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Suicide Prevention

We all can help!!

Every Life Matters!

Suicide is a complicated behavior.  It is not caused by a single event such as a bad grade, an argument with parents, or the breakup of a relationship.  In most cases, suicide is caused by an underlying struggle like depression or substance abuse, which can affect the way people feel and prevent them from thinking clearly and rationally.  There is hope!  Depression, anxiety, and other mental health issues can be treated and people can feel - and think - better.

If you or someone you know is considering suicide or self-harm, there is help!  





Warning Signs for Suicide:


Call 911 or seek immediate help when you hear or see any of these behaviors:

  • Someone threatening to hurt or kill himself, or talking of wanting to hurt or kill himself
  • Someone looking for ways to kill herself by seeking access to firearms, available pills, or other means
  • Someone talking or writing or drawing about death, dying, or suicide, especially if this is out of the ordinary for that person


Seek help from a trusted adult or by calling the suicide prevention lifeline

(1-800-273-8255) if you see or hear:


  • Hopelessness:  feeling like things are bad and won't get any better
  • Fear:  of losing control, going crazy, harming self or others
  • Helplessness:  a belief that there's nothing that can be done to make life better
  • Worthlessness:  feeling like an awful person and that people would be better off it he/she were dead
  • Feeling anxious, worried, or angry all the time


  • Abusing drugs or alcohol 
  • Talking, writing, or drawing about death or destruction
  • Getting into fights or having arguments with other people, seeking revenge
  • Doing risky or dangerous things, seemingly without thinking


  • in Personality:  behaving like a different person, becoming withdrawn, not caring about anything, or becoming more talkative/outgoing
  • in Behavior:  not able to concentrate
  • in Sleep: sleeping all the time or not being able to sleep at all
  • in Eating:  loss of appetite and/or overeating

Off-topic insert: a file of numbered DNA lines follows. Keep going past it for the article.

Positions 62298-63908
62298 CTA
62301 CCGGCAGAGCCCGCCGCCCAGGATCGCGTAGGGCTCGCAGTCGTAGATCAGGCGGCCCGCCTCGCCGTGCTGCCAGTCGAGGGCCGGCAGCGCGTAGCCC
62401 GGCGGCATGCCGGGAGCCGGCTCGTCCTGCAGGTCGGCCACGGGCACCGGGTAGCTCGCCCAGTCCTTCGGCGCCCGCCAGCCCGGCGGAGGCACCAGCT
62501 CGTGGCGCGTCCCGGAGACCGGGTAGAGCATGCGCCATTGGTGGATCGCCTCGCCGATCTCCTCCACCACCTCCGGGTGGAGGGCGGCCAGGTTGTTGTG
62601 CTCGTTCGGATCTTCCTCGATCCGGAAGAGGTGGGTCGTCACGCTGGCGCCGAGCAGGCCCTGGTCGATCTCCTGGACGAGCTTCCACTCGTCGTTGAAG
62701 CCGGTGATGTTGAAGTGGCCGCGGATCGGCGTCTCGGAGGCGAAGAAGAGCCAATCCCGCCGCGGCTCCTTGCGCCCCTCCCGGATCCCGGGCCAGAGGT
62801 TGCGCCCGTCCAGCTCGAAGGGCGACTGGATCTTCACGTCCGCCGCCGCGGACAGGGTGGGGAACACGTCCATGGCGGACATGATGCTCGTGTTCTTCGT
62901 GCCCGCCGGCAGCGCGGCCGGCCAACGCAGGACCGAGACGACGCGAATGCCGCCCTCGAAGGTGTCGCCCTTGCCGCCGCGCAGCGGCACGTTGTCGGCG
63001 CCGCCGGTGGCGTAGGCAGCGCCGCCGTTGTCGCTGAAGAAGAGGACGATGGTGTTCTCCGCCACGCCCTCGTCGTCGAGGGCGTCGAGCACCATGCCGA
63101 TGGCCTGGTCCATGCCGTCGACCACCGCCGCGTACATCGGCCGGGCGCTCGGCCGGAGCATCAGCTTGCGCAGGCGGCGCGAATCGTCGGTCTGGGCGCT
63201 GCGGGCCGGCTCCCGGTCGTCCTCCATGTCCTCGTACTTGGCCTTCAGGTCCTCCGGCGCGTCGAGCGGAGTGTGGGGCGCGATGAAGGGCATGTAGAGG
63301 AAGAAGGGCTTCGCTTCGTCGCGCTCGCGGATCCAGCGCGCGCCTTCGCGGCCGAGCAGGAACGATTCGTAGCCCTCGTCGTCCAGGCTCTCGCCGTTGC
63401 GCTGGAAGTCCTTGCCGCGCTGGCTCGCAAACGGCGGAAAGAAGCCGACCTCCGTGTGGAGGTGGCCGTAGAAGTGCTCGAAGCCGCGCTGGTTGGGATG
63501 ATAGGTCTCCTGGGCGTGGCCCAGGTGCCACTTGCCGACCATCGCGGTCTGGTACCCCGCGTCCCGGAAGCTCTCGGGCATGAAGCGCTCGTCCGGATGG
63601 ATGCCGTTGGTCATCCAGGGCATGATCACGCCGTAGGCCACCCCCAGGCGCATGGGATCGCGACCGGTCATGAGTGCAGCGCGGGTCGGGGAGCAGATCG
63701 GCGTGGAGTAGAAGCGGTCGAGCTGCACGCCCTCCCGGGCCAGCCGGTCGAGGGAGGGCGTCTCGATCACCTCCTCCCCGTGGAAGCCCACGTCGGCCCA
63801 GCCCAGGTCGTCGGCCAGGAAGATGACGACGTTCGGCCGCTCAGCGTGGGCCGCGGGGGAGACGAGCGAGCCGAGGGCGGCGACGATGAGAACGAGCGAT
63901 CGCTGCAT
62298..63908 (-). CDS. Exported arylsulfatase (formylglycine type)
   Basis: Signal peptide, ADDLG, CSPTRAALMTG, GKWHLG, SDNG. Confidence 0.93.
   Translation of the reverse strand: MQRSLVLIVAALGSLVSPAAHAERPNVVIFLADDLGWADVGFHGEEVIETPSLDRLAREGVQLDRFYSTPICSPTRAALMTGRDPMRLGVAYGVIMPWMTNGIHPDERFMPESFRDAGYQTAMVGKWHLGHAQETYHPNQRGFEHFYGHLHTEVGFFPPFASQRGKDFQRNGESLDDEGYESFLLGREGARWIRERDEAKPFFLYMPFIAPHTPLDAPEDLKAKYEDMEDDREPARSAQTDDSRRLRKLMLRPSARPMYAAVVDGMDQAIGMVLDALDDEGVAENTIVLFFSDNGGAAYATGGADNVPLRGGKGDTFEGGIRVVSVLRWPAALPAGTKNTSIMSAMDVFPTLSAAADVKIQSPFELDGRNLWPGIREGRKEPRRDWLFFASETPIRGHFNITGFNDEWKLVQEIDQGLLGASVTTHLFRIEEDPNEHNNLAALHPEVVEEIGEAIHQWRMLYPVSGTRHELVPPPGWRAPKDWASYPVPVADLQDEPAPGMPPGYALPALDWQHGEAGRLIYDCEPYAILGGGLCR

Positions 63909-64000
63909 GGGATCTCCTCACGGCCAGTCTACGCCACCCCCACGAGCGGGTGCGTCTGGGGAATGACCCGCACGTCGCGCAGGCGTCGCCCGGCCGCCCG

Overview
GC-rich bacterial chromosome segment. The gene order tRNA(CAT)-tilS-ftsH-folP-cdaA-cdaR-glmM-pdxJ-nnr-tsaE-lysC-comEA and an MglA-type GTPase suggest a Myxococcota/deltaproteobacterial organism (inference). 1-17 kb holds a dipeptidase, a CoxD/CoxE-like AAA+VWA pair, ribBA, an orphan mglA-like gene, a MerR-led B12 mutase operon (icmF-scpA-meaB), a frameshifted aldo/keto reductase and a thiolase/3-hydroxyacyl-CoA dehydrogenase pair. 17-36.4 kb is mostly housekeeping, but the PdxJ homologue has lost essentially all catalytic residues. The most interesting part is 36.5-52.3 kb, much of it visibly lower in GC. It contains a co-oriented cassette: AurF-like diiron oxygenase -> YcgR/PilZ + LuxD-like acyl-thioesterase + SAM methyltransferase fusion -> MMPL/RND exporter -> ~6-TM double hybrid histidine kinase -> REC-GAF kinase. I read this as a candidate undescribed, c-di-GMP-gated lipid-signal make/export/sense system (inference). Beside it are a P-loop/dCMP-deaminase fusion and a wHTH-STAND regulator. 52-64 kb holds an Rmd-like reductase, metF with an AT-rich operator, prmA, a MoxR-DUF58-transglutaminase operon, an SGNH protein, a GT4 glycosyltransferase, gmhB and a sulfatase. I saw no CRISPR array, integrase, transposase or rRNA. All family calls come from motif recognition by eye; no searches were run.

• in Relationships:  losing interest in friends, hobbies, appearance, activities, or sports previously enjoyed

​​​​​Myths/Facts about Suicide:

Myth:  Teens are moody and don't suffer from "real depression"                                                            Fact:  Depression affects people of all ages, races, ethnicity or economic groups.

Myth:  If a person is going to kill themselves nothing will stop them.                                                         Fact:  Even severely depressed people have mixed feelings about death.  Most people don't want to die; they just want to stop the pain.

Myth:  Talking about suicide may give someone the idea.                                                                     Fact:  You don't give someone the idea to commit suicide.  Discussing it openly may be one of the most helpful things you can do.  Just make sure to help them talk to a trusted adult as soon as possible if they tell you they've been considering suicide.  This is one situation you don't keep secret and you don't try to fix by yourself.

Myth:  Once someone is suicidal they are suicidal for life.                                                                      Fact:  Most people are only suicidal for a period of time and can overcome these thoughts.

How can you help someone?

>Listen to them with sincere concern for their feelings.  Do not offer advice, but let them know that they are not alone.

>Share your feelings with them.  If you feel that they may make a reckless decision, tell them that you are concerned.  They need to know that they are important to you and that you care.

>Offer to go with them to a teacher, counselor, or trusted adult if they express suicidal thoughts.  If they won't go, then you need to let a counselor or other trusted adult know that the person needs assistance.  It is better to have your friend temporarily upset than to keep this secret and have your friend end up hurt or dead.

>Provide the free National Suicide Prevention Lifeline contact number:

1-800-273-TALK (8255)